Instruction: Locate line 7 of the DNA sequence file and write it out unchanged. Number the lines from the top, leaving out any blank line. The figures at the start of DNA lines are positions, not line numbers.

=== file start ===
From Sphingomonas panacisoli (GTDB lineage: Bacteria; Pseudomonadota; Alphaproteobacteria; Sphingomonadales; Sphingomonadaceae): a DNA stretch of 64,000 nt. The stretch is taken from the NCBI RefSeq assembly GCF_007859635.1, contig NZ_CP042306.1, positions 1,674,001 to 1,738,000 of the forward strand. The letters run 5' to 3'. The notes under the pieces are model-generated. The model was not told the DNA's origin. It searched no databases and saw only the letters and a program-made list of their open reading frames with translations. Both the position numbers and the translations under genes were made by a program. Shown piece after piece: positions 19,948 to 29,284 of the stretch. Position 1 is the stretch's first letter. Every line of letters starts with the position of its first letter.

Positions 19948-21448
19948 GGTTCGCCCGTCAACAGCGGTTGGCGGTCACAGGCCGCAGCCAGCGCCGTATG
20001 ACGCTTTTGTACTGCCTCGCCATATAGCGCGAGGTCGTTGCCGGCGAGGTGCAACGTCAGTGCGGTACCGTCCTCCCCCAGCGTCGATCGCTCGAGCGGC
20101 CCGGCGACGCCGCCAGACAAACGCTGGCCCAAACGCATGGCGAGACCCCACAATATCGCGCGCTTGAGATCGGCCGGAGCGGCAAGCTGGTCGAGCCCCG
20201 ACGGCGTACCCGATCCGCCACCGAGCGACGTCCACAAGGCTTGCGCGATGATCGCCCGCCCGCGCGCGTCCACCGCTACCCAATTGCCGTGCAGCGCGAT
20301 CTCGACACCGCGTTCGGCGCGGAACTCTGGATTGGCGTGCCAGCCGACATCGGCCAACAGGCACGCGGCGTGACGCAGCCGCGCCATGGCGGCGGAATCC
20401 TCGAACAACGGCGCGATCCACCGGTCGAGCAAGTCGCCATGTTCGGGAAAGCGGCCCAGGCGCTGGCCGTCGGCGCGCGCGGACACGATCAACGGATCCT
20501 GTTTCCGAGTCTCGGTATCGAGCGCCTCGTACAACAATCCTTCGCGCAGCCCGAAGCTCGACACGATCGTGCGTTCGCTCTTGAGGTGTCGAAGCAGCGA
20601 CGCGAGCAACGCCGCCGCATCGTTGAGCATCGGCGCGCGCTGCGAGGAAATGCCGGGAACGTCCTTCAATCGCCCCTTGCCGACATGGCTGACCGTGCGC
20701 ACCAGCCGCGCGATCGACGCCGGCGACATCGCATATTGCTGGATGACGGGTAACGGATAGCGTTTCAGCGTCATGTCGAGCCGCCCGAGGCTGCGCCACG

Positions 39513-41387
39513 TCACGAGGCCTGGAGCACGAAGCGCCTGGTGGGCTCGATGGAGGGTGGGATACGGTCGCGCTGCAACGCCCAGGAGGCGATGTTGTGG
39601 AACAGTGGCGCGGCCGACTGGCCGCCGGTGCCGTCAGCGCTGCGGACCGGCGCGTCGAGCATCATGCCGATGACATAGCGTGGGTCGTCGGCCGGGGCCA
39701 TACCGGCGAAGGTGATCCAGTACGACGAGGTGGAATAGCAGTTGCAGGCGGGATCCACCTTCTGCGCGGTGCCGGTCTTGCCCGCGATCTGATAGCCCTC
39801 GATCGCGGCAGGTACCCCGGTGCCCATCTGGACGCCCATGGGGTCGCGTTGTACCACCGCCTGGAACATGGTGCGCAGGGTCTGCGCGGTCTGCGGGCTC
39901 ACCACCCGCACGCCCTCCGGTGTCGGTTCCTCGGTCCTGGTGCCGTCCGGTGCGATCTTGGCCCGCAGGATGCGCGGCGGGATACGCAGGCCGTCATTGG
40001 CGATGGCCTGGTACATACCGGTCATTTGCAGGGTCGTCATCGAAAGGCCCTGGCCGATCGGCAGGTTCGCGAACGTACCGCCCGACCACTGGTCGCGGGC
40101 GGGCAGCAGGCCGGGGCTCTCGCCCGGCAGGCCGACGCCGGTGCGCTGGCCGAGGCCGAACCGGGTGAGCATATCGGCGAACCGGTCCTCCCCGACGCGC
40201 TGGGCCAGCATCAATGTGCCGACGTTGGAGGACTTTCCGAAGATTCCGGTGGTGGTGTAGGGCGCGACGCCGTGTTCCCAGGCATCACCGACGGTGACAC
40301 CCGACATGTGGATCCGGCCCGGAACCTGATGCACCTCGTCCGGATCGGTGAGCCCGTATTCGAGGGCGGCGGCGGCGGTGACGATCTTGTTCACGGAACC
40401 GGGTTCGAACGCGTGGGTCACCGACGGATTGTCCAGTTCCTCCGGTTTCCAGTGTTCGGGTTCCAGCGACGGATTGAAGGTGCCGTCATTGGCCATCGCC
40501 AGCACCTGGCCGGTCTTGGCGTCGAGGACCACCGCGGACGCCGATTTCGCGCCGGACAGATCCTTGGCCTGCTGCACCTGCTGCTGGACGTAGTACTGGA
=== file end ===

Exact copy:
20301 CTCGACACCGCGTTCGGCGCGGAACTCTGGATTGGCGTGCCAGCCGACATCGGCCAACAGGCACGCGGCGTGACGCAGCCGCGCCATGGCGGCGGAATCC